Since most iPhones are sold with 16GB storage the space used for proper voice recognition would take up too much storage space in that configuration. The integration with other Siri commands that require on-line mode would also be troublesome. Some options that Apple could integrate are make the base system 32GB or I think maybe a better solution could be a voice processor integrated into the system similar to how the M7 motion processor was added. Of course that would require dealing with battery, space, heat, etc. Since I'm not an electrical engineer I'm not even sure if a voice processor is possible at this point in time. Any engineers have input?

post #30 of 42
Quote:
Originally Posted by mnbob1 View Post


Since most iPhones are sold with 16GB storage the space used for proper voice recognition would take up too much storage space in that configuration. The integration with other Siri commands that require on-line mode would also be troublesome. Some options that Apple could integrate are make the base system 32GB or I think maybe a better solution could be a voice processor integrated into the system similar to how the M7 motion processor was added. Of course that would require dealing with battery, space, heat, etc. Since I'm not an electrical engineer I'm not even sure if a voice processor is possible at this point in time. Any engineers have input?

I don't know that it's the problem you imagine it to be. Google Now (and Microsoft Cortana too I think) includes off-line voice recognition and the ability to do perform some searches and find some information by voice alone and without an internet connection. At least with Google Android it works with hardware much less stellar than what Apple uses.
Edited by Gatorguy - 7/22/14 at 12:35pm
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post #31 of 42
Quote:
Originally Posted by mnbob1 View Post
 

Since most iPhones are sold with 16GB storage the space used for proper voice recognition would take up too much storage space in that configuration. 

Don't see why.  Google Now and Microsoft Cortana seem to do just fine, and handsets for Android and Windows Phone 8 have the same sort of capacities.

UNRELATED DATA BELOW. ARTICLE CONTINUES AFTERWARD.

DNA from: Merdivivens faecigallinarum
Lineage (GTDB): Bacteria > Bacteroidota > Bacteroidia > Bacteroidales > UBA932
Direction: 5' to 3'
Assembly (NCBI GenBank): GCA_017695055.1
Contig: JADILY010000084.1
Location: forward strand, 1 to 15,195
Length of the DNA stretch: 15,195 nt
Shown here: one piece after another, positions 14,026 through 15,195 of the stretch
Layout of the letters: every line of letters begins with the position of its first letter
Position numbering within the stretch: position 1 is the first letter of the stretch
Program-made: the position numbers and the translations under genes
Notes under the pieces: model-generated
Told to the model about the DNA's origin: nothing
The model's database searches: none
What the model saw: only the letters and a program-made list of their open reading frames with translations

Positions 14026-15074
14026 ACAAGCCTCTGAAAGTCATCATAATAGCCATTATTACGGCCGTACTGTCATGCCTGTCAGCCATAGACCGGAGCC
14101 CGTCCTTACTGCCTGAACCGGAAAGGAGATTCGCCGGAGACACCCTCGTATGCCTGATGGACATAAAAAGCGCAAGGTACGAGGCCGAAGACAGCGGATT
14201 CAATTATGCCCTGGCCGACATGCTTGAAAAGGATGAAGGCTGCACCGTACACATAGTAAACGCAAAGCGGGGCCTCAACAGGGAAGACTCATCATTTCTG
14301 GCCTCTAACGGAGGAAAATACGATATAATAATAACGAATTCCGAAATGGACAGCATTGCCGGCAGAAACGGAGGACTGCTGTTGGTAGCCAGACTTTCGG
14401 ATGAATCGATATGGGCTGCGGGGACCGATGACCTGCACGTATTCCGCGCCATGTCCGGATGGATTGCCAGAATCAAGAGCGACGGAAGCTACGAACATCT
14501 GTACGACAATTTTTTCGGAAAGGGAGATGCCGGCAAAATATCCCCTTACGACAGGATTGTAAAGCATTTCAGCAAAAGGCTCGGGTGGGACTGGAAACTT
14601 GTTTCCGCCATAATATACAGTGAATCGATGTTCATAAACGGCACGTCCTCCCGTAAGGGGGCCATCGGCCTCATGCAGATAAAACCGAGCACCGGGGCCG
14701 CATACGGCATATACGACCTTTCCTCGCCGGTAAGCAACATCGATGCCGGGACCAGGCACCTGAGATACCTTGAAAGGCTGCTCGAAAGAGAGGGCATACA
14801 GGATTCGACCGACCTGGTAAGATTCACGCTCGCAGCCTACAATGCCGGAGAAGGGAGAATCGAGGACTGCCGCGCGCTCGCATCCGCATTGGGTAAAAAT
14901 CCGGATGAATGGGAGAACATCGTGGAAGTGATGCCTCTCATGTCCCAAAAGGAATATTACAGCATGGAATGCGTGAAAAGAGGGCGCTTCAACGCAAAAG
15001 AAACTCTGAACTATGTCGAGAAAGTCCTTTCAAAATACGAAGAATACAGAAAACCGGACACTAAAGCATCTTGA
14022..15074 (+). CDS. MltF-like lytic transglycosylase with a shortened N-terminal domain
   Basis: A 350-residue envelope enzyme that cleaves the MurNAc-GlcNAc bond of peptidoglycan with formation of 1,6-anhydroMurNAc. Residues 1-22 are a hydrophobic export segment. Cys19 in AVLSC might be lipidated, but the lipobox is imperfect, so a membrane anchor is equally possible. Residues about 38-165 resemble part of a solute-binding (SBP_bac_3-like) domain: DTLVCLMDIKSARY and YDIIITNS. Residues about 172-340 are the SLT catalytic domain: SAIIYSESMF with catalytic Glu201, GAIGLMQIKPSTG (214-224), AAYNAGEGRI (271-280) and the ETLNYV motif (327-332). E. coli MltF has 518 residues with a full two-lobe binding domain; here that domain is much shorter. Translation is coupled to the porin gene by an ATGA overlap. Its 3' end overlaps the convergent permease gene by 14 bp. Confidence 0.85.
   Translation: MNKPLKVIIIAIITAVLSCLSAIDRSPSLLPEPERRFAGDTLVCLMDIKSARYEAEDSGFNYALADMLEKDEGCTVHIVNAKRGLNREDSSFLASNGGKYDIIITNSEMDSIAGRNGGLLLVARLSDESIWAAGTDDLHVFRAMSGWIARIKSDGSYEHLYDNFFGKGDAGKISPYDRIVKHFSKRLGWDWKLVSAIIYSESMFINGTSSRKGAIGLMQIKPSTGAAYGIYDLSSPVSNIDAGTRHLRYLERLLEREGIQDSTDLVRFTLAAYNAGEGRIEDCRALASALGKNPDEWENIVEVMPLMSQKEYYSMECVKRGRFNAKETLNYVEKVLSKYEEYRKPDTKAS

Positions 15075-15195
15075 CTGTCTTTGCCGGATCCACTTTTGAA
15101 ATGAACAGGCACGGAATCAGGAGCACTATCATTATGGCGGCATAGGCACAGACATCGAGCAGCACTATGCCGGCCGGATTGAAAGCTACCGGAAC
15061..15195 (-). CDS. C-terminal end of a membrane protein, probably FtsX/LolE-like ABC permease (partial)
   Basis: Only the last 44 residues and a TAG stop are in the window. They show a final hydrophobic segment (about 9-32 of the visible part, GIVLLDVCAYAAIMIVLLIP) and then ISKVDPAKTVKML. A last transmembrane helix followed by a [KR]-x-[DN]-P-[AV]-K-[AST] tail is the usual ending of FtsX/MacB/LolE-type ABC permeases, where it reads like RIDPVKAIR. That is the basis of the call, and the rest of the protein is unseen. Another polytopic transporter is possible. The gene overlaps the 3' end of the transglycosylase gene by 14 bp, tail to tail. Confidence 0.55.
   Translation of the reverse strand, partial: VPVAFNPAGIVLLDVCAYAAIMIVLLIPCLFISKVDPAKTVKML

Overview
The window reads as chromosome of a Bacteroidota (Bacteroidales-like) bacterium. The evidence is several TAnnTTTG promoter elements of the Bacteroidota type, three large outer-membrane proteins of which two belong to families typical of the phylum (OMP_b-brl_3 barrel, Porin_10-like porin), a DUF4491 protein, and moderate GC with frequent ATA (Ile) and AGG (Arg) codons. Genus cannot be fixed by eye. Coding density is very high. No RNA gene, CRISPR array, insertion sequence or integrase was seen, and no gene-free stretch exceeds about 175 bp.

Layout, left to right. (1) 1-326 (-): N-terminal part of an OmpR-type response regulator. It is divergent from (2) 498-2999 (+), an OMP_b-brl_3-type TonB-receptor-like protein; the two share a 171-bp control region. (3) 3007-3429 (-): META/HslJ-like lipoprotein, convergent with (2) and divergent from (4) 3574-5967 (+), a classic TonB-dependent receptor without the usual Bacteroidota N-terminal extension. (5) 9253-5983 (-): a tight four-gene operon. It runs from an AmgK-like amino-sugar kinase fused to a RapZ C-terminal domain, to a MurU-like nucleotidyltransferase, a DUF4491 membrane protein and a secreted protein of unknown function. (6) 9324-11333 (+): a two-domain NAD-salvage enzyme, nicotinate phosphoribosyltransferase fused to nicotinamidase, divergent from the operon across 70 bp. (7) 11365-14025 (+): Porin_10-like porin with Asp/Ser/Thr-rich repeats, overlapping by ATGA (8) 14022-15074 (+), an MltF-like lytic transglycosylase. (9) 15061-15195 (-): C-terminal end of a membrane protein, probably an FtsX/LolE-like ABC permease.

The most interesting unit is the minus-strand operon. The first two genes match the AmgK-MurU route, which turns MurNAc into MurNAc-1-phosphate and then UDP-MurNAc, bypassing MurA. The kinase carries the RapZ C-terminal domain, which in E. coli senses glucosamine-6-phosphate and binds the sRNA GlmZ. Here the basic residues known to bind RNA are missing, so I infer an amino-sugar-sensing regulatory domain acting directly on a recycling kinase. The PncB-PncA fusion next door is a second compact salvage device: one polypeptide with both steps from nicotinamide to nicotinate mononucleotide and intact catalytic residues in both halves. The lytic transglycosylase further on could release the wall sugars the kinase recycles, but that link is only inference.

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post #32 of 42

I know this article is about voice recognition. I have only used Siri but I have been told that Google Now has the ability to answer questions in series. Such as: Who's pitching for the Twins today? Yohan Pino What are his stats?

Siri will answer a question but doesn't recognize the answer to the previous question.

Is this accurate about Google Now? How well does it actually work? Just wondering. Sorry for going off topic.

post #33 of 42
Apple should bring highlights to spotlight since in iOS 8 it's finally becoming on par with Google now but is not easy enough to discover IMO. From the lock screen searching for a place is now super easy as well as calling directly without having the number. But they should include a 'search with maps' option.
post #34 of 42
Quote:
Originally Posted by mnbob1 View Post
 

I know this article is about voice recognition. I have only used Siri but I have been told that Google Now has the ability to answer questions in series. Such as: Who's pitching for the Twins today? Yohan Pino What are his stats?

Siri will answer a question but doesn't recognize the answer to the previous question.

Is this accurate about Google Now? How well does it actually work? Just wondering. Sorry for going off topic.

 

When asked, "Do the Twins play today?"  I got a verbal answer of "The Twin are playing the Indians today at 7:10 PM"  I follow with, "Who's pitching?" and it did a Google search for "who's pitching for the twins today" (no verbal answer).